Defect on Home Inspection

If you are buying a home, then you have likely had that nervous feeling in your stomach when it’s time to hire a home inspector. You may find yourself wondering if he will find something (or many things) to send your dreams crashing down.

Or maybe you are the type of person that thinks the inspection will go well – “there are no issues here” you tell yourself.

But what if the home inspector finds a defect? What if he finds several defects? A home inspector is paid to find these things – so he likely will. So what can we do after the home inspector finds a defect?

1: Don’t Panic

The first thing many people do is panic. Maybe not outwardly, but inwardly they may feel cheated, disappointed, or they may say “I would never have bought this if I knew about this issue”. But don’t panic. Many solutions are missed by letting our emotions about the issue take over. That being said, some people take the opposite approach and downplay issues found on a home inspection – but that is not good either. Take a metered approach, learn about the issue from the inspector, and then talk over options with your agent. That will typically yield the best results.

 

2: Don’t Assume Someone Was Hiding It

One of the first things that some homebuyers assume is that the seller was hiding the issue. This has unfortunately happened before, and still happens, but it is usually not the norm. Most sellers are not professional tradesmen or inspectors, so they likely did not know the issue existed, or if they did – they probably didn’t realize the issue was that serious.

Also, most defects are found in places hard to get to, like the attic for example. How much time do you spend in your unfinished attic climbing through insulation? Most people don’t – so the seller probably wasn’t digging around in their attic either.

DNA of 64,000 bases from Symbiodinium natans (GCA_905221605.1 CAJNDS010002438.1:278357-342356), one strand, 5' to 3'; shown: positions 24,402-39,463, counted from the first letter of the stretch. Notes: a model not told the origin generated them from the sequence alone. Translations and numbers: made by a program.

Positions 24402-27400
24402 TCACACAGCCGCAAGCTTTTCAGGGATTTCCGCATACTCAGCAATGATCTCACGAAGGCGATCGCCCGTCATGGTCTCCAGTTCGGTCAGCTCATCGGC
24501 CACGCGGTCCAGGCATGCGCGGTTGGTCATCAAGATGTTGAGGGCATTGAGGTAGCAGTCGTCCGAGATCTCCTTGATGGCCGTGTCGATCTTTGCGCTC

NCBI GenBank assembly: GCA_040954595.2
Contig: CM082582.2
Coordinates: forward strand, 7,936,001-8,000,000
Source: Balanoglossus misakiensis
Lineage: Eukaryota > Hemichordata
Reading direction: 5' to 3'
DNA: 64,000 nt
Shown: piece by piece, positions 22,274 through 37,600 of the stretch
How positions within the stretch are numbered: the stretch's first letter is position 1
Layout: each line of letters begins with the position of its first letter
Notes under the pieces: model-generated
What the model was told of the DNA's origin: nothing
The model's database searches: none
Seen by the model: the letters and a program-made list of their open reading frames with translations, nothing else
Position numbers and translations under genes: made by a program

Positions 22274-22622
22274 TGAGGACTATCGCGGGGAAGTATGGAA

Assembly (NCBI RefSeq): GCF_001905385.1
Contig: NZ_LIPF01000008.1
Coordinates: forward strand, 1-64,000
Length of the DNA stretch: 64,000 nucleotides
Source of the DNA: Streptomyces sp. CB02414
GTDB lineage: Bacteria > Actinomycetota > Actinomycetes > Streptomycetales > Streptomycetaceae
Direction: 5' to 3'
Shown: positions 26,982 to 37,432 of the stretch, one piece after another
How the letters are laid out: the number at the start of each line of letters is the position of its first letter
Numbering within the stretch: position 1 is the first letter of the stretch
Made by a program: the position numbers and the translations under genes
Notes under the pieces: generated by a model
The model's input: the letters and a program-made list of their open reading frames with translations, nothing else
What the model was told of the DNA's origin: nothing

It’s good to be careful about how we view the seller. Negotiations can fall apart if either (or both) sides become adversarial because of how they view the other party.

3: Ask Yourself “Is It Fixable?”

And the answer is yes – everything is fixable. It is a matter of whether or not you want to take on that particular defect. Defects scare people away that don’t know much about it, so educate yourself on the issue. Is it a chimney defect? Then talk to a chimney contractor. Is it a roof defect? Then speak with a roofer. Most of the time the issue will likely not be as bad as we thought. Or it may be worse – but having accurate information is important for making a good decision.

4: See If The Seller Will Negotiate Or Fix The Issue

It’s interesting that some people walk away from a home because a defect was found, only to later find out that the seller fixed the issue and then sold the house to someone else. If you don’t go back to the seller and see if they are willing to negotiate, then you may lose out on an opportunity. 

There are usually a couple of options to negotiate with the seller. You can ask for a credit and fix the issue yourself, or ask the seller to have the issue fixed before closing. There are advantages and disadvantages to both, but your agent can usually guide you on what would work best in your particular situation.

5: Take The Home As a Whole – And Not The Sum Of Its Defects

This point is very important, because if we look at a home through the eyes of just the defects found on the home inspection, no house would ever measure up. Instead, take the home as a whole. For instance, maybe the home inspector found a $10,000 roof defect and the sellers offered to pay $5,000 of that. We may balk at that, but step back for a moment – did you get the house for a decent price? Is it in the school district you want to be in? What drew you to that house in the first place? Is family nearby? 

Another thing to consider is simple math. A defect can be a good thing. For instance, imagine if that $10,00 roof defect example we used wasn’t there yet and you bought the home with no defects (but a note from the inspector that the roof is getting old), and then 2 years later it degenerates and you would have a $10,000 roof defect that you have to pay all yourself. Wouldn’t it be better to have a defect and negotiate on it now, rather than have it all come out of your pocket later on?

So before you walk away from a home that has a defect (or multiple defects) be sure to consider these 5 points.

For more on the subject of Home Inspections, check out these articles: Why Get a Pre-Listing Home Inspection? and What To Do With Your Home Inspection Report.